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Downsides to bi-directional references? [message #1832106] Wed, 09 September 2020 06:47 Go to next message
Hans van der Laan is currently offline Hans van der LaanFriend
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Registered: February 2020
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Having bi-directional relations in models often makes model traversal much easier. I can understand how from a modeling standpoint, you may want to have regular references instead of bi-directional references. However I was wondering, are there any downsides regarding performance why one should not just make all references bi-directional references?

[Updated on: Wed, 09 September 2020 06:47]

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Re: Downsides to bi-directional references? [message #1832125 is a reply to message #1832106] Wed, 09 September 2020 14:04 Go to previous messageGo to next message
Ed Merks is currently offline Ed MerksFriend
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The downside of a bidirectional reference isn't directly so much a performance concern but rather a persistent/serialization concern. In general both ends need to be serialized i.e., both must be non-transient, except if the references are not proxy resolving, i.e., if they can't cross resource boundaries, then one end can be transient. So take for example, a "super type" reference. However convenient it might be to make it bi-directional so you can know easily all the sub-types, having the super type instance serialize all sub-types is just generally not sensible/possible.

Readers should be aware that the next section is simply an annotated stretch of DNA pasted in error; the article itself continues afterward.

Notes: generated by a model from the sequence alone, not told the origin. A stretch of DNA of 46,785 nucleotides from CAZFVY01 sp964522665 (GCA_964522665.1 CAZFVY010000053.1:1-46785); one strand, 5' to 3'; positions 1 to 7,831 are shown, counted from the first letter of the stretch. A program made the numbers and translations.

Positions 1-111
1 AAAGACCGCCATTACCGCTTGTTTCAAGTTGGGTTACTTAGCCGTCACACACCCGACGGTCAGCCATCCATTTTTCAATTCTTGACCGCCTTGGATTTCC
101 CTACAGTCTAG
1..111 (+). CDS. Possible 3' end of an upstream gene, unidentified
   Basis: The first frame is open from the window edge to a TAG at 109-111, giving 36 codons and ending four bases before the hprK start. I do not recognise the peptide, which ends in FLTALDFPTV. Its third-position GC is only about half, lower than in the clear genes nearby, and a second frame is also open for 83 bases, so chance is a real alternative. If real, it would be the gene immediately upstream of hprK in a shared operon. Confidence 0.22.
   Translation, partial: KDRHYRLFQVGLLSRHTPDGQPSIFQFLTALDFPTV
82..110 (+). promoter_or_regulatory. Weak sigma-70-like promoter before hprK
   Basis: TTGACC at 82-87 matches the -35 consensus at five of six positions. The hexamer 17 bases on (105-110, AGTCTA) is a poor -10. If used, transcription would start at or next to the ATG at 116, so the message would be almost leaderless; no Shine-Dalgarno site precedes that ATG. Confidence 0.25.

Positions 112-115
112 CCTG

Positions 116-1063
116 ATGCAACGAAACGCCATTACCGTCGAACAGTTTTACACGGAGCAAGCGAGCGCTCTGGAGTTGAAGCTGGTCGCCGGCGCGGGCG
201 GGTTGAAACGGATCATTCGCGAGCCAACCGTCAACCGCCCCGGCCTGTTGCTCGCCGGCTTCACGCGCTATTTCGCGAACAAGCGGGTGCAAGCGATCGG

Ed Merks
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Re: Downsides to bi-directional references? [message #1832152 is a reply to message #1832125] Thu, 10 September 2020 08:36 Go to previous messageGo to next message
Ed Willink is currently offline Ed WillinkFriend
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Hi

As Ed highlights, bidirectionals between resources can be challenging. Suppose you have developed A.xmi and B.xmi with mutual references, now start editing C.xmi with references to A.xmi. How does the original A+B session feel about this? It seems that A+B+C must be treated as a load/save singleton.

However within a Resource, ask the converse question. What is the downside of not using a bi-directional reference when your algorithms need one? You risk developing flaky bodge code . Use the quality EMF implementation.

In OCL, all references are bi-directional, so the OCL run-time support for Ecore is obliged to support the opposite direction even though EMF doesn't. This incurs costs but provides flexibility and avoids the persistence difficulties. You might find a similar approach appropriate.

Regards

Ed Willink
Re: Downsides to bi-directional references? [message #1832185 is a reply to message #1832152] Fri, 11 September 2020 07:04 Go to previous message
Hans van der Laan is currently offline Hans van der LaanFriend
Messages: 34
Registered: February 2020
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Hi Ed&Ed,

Thanks for the replies! The trade-off is now much clearer.

Kind regards,

Hans
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